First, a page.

18,000 fewer cancer scans carried out at hospitals in Bucks in the past year
Number of imaging scans carried out at Buckinghamshire Healthcare NHS Trust was down by a quarter between March last year and February in comparison to the same period in 2019-20
The number of scans used to diagnose cancer dropped by more than a quarter as the coronavirus pandemic hit hospital services at Buckinghamshire Healthcare NHS Trust.
A pause on non-urgent treatment, a shortage of radiographers and a reduction in people coming forward for tests are said to have affected scans across England.
Teams at Buckinghamshire Healthcare NHS Trust performed 18,000 fewer imaging scans between March last year and February in comparison to the same period in 2019-20, NHS figures show.
Imaging tests that can be used to diagnose or detect cancer were carried out 51,285 times during that time - a 26% drop.
The number of brain MRI scans fell by 14% while there were 24% fewer chest x-rays performed and a drop of 43% in ultrasounds of the pelvis and abdomen.
At Milton Keynes University Hospital, the number of scans used to diagnose cancer dropped by more than a fifth .
Teams at Milton Keynes University Hospital NHS Foundation Trust performed 11,000 fewer imaging scans between March last year and February in comparison to the same period in 2019-20.
Imaging tests that can be used to diagnose or detect cancer were carried out 42,285 times during that time - a 21% drop.
The number of brain MRI scans fell by 3% while there were 22% fewer chest x-rays performed and a drop of 34% in ultrasounds of the pelvis and abdomen.
Across England the number of scans used to diagnose or discount cancer dropped by a quarter to around 8.5m as lockdown measures gripped the health service.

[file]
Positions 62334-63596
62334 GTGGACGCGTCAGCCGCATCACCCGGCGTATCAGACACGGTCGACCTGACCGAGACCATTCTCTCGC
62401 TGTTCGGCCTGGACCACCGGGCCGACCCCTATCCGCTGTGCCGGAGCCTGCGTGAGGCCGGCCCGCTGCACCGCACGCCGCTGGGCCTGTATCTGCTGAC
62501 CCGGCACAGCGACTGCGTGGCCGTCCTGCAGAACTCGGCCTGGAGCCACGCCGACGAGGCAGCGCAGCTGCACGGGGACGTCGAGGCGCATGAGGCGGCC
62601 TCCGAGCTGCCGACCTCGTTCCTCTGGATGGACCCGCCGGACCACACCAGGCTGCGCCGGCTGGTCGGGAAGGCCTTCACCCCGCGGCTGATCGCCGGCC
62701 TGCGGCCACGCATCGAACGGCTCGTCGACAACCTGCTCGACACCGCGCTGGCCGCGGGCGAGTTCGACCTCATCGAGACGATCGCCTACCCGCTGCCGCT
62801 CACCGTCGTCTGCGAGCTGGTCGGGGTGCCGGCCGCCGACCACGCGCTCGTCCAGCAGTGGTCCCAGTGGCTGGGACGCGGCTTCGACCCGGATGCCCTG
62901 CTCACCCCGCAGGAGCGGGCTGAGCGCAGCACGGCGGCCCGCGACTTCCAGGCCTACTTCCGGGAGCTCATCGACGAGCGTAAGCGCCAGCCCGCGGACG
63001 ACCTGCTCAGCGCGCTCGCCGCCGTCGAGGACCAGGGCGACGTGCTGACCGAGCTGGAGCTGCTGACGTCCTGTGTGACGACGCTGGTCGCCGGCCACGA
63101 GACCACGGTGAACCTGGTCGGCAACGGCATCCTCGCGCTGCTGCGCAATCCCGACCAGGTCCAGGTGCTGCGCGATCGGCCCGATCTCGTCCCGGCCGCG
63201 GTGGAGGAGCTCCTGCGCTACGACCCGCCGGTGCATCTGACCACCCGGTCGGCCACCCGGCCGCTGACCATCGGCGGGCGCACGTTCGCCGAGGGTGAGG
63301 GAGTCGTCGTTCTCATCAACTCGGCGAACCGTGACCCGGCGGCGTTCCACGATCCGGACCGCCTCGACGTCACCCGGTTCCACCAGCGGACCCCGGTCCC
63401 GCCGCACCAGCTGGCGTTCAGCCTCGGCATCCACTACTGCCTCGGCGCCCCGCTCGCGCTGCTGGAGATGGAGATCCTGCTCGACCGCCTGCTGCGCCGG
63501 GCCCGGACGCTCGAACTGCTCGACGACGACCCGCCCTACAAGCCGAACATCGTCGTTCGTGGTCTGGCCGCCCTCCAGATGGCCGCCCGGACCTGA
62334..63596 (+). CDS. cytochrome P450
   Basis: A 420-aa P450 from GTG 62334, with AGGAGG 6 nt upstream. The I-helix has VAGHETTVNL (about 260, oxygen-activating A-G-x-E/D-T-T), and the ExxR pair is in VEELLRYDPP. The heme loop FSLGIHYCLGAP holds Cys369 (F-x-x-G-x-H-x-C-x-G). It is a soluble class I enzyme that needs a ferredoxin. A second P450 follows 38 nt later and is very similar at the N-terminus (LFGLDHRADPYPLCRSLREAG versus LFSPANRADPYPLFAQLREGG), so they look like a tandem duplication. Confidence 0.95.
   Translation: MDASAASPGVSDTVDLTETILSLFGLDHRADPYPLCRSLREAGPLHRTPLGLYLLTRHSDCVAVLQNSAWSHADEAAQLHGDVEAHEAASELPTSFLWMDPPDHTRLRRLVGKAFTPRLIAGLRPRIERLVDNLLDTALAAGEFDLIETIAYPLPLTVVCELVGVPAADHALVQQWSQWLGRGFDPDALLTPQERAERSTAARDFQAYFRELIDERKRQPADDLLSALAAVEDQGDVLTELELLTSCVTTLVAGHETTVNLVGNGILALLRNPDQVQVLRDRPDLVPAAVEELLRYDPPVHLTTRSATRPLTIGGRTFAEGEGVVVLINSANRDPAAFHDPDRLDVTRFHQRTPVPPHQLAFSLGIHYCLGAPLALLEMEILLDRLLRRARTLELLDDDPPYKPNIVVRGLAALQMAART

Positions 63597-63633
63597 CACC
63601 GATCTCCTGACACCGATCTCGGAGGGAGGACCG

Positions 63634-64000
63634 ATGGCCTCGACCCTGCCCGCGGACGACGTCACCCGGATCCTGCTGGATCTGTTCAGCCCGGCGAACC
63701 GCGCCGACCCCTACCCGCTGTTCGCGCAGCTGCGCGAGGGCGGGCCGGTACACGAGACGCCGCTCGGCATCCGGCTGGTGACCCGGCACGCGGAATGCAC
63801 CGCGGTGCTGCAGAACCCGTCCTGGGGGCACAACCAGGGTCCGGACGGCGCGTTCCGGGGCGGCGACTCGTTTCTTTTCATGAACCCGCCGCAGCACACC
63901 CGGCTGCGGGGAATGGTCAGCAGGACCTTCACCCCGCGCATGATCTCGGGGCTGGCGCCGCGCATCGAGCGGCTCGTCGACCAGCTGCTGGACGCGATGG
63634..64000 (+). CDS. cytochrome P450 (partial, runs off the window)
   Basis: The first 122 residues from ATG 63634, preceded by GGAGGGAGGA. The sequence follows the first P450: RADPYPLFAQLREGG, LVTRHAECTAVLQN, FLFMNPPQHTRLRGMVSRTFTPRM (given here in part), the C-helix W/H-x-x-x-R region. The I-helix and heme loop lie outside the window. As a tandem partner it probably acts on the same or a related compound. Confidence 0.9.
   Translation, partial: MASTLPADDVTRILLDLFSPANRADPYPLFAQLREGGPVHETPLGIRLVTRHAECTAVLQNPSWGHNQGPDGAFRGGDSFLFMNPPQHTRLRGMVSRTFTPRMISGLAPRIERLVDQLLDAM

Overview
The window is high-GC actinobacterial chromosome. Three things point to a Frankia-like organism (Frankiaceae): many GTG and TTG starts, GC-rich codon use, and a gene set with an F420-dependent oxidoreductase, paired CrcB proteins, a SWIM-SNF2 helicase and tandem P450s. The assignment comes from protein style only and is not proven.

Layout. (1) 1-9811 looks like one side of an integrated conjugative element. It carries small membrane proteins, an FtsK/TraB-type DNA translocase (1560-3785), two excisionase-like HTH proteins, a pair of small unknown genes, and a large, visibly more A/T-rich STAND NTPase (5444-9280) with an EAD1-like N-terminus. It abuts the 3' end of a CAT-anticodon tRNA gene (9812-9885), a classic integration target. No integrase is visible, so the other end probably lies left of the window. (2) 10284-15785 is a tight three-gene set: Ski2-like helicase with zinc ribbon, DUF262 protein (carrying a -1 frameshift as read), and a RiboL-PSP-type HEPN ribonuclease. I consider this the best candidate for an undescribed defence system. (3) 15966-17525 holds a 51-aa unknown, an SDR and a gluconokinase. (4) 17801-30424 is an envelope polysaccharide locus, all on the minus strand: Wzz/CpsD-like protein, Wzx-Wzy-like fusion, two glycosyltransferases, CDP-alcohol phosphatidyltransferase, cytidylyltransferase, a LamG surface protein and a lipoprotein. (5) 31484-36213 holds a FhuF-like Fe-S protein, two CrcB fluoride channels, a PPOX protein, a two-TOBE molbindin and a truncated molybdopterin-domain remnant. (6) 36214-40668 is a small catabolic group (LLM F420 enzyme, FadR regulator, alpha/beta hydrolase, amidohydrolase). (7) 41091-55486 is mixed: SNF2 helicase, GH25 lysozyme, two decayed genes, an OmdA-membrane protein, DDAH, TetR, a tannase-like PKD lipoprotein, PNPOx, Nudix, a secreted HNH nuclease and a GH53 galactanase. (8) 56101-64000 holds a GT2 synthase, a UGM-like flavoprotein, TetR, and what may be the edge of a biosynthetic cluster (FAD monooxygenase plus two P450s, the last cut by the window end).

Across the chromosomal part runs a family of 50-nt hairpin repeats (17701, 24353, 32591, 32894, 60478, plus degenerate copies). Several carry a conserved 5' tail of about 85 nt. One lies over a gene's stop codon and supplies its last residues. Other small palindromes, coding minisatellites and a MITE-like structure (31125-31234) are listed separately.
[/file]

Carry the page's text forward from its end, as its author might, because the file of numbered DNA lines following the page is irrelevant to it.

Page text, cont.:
Postponements of non-urgent healthcare throughout spring last year contributed to the steep decline in diagnostic imaging activity levels.
But a reduction in people coming forward for tests has also had an impact, according to an NHS spokesman, while the Royal College of Radiologists say the crisis was exacerbated by a shortage of radiographers that predates the pandemic.
Dr William Ramsden from the RCR said waiting lists for hospital treatments were at a record high, with many patients on those lists likely to require scans.
Calling for investment in radiologist training, he added: “The pause in non-elective NHS work during the coronavirus peak last spring had a huge knock-on impact on waits for scans and treatment.
“NHS England has helped increase radiology capacity, coming through with emergency funding for scanners and private provider support, which must continue."
Dr Ramsden said the RCR supported NHS plans to speed up scan access via diagnostic hubs but said thousands more radiologists were needed in order to ensure the changes could be implemented successfully and patients treated, scanned and diagnosed in a timely manner.
An NHS spokesperson praised the tireless efforts of NHS staff and said diagnostic imaging services had continued despite the impact of the pandemic, with 90% of urgent referrals with suspected cancer seen within two weeks in February.
She added: “We know that fewer people have come forward for checks during the pandemic but we continue to urge anyone experiencing worrying symptoms that could be cancer to contact their GP as soon as possible so the NHS can investigate them as soon as possible.”